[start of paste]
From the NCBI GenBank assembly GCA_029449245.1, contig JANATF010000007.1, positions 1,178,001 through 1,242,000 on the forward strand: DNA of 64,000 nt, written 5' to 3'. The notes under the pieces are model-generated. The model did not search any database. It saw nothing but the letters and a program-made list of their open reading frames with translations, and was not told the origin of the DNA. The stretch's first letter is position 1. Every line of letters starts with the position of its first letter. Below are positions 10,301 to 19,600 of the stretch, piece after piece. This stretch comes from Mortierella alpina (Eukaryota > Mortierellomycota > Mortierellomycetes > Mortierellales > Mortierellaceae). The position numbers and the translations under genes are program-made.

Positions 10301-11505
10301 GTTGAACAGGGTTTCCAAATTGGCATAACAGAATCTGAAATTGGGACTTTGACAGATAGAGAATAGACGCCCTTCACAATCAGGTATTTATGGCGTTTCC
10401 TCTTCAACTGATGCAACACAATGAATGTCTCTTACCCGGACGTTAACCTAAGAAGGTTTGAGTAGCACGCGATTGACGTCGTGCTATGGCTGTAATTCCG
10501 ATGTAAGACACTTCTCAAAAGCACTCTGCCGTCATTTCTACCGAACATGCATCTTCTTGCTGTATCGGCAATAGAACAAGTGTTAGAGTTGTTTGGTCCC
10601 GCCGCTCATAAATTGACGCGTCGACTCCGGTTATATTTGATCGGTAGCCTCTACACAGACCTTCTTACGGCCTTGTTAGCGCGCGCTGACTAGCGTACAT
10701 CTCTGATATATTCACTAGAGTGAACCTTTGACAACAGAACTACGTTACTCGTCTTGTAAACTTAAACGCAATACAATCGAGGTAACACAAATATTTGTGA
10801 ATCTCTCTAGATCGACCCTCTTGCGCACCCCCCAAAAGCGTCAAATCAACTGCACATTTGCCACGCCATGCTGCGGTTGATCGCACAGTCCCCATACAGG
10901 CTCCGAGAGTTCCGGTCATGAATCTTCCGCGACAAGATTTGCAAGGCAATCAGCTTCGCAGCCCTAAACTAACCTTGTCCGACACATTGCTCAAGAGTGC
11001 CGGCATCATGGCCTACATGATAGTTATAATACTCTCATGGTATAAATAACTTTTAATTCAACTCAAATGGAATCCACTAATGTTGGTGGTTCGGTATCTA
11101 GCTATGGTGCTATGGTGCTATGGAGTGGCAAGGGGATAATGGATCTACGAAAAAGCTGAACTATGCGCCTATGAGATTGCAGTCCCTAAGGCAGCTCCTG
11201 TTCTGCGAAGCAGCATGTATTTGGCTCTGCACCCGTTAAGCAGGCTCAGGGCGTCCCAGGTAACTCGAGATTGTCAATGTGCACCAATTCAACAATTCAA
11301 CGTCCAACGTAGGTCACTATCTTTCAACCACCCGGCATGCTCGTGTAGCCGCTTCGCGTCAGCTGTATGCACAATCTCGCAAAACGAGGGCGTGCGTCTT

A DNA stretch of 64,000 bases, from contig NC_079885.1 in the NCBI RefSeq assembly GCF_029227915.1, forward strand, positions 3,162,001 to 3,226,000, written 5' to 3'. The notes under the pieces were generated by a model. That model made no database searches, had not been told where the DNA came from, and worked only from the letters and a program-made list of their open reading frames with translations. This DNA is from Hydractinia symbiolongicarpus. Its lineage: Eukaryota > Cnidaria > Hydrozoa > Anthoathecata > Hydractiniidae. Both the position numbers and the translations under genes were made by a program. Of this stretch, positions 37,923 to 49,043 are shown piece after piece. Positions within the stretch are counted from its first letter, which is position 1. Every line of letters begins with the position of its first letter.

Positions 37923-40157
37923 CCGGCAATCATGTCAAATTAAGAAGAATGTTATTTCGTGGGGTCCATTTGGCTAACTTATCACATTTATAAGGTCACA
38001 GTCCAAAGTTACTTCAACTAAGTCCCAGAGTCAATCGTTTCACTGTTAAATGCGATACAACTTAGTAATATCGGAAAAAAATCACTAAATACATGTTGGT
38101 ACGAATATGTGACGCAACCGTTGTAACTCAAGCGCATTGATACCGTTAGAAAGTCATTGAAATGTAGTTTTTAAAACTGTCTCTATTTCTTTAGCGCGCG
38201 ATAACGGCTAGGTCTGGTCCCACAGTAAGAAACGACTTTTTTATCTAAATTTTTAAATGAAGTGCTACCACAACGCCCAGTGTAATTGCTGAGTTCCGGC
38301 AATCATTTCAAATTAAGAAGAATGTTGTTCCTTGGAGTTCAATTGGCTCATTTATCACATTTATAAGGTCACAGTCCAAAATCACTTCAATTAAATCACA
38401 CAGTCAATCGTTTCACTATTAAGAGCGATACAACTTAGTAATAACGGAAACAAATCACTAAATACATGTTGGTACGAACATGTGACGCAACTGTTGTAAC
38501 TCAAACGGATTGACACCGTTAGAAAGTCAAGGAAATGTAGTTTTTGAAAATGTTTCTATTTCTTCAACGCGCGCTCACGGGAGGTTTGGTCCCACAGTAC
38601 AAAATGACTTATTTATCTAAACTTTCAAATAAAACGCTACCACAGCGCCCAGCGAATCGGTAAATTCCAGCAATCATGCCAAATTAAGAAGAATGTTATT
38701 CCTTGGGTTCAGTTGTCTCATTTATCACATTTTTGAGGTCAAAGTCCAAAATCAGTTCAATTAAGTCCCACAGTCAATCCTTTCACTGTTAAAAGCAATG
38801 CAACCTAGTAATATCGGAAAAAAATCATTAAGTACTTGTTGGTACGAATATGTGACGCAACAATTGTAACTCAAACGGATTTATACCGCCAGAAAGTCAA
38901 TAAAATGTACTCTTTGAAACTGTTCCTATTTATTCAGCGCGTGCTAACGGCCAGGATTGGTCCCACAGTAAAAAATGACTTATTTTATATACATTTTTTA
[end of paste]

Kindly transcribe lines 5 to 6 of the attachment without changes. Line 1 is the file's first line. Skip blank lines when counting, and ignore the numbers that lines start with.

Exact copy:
10501 ATGTAAGACACTTCTCAAAAGCACTCTGCCGTCATTTCTACCGAACATGCATCTTCTTGCTGTATCGGCAATAGAACAAGTGTTAGAGTTGTTTGGTCCC
10601 GCCGCTCATAAATTGACGCGTCGACTCCGGTTATATTTGATCGGTAGCCTCTACACAGACCTTCTTACGGCCTTGTTAGCGCGCGCTGACTAGCGTACAT